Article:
Pacifier / Shihad

Pacifier

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Pacifier Review

by John Duffy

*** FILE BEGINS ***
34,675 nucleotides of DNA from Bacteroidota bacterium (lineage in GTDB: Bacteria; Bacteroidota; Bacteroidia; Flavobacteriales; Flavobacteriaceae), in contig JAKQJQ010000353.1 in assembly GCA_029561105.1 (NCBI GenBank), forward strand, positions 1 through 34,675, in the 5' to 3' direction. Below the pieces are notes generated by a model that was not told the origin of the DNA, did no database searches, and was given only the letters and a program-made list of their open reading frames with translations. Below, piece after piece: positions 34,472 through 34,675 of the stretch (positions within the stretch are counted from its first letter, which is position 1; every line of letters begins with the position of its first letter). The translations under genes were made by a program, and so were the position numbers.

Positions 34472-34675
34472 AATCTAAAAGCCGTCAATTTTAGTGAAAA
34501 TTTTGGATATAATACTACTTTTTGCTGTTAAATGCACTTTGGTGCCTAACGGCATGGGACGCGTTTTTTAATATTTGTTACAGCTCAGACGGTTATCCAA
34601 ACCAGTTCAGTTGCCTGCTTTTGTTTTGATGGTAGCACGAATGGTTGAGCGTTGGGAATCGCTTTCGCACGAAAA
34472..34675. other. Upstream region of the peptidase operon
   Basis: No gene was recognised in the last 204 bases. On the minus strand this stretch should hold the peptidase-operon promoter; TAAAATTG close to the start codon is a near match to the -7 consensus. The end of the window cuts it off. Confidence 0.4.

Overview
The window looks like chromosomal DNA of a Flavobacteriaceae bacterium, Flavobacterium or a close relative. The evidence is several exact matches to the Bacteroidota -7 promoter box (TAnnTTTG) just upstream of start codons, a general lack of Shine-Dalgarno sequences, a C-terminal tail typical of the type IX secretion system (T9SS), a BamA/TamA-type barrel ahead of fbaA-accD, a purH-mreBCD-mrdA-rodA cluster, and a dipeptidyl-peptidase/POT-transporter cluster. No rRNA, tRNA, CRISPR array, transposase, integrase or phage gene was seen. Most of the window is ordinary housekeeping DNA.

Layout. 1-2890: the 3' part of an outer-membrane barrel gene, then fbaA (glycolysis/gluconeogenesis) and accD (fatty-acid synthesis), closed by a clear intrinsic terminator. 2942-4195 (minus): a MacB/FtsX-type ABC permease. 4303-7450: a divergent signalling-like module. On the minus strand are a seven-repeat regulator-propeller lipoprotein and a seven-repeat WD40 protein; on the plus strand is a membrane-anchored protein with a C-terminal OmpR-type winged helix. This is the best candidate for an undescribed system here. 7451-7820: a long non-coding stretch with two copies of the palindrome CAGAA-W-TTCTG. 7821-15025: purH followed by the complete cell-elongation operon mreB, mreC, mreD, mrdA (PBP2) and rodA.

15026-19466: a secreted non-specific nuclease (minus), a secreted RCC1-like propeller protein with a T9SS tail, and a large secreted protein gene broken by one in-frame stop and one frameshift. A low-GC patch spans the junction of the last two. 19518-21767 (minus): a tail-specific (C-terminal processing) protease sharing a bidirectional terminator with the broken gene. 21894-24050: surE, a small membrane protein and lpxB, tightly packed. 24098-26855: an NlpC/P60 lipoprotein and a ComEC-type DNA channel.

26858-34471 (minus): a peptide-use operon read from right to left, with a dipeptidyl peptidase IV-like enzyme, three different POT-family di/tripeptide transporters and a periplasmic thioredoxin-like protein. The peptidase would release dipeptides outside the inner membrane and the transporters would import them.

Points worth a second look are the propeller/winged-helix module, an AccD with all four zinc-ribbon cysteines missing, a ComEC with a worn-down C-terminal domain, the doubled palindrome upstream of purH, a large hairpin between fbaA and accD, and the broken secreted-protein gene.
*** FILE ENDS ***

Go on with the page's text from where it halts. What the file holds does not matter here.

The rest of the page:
After years of reigning the rock scene in their homeland, New Zealand's Shihad were ready to try their hand in America. In the studio on September 11, 2001, the band nearly called it quits and headed for home. With a name slightly similar to "jihad," the Arab word of "holy war," the quartet figured the deck was stacked against them. Instead, re-christened Pacifier, the group poured itself into the sessions with renewed commitment. The resulting self-titled album is not so much a good band reinventing itself (being that their sound didn't alter that much), but a band finding a new enthusiasm for their own music. The first single, "Bullitproof," on the surface declares this new enthusiasm. It earned heavy rotation on MTV2 soon after its release. Though their nu-metal/hard rock sound is nothing that hasn't been done (maybe even done to death) in the last few years, the obvious amount of live energy translated to tape adds convincing weight. Add that to a rare melodic flair among hard rock bands: more radio-friendly tracks like "Walls" and "Trademark" display definite crossover potential.

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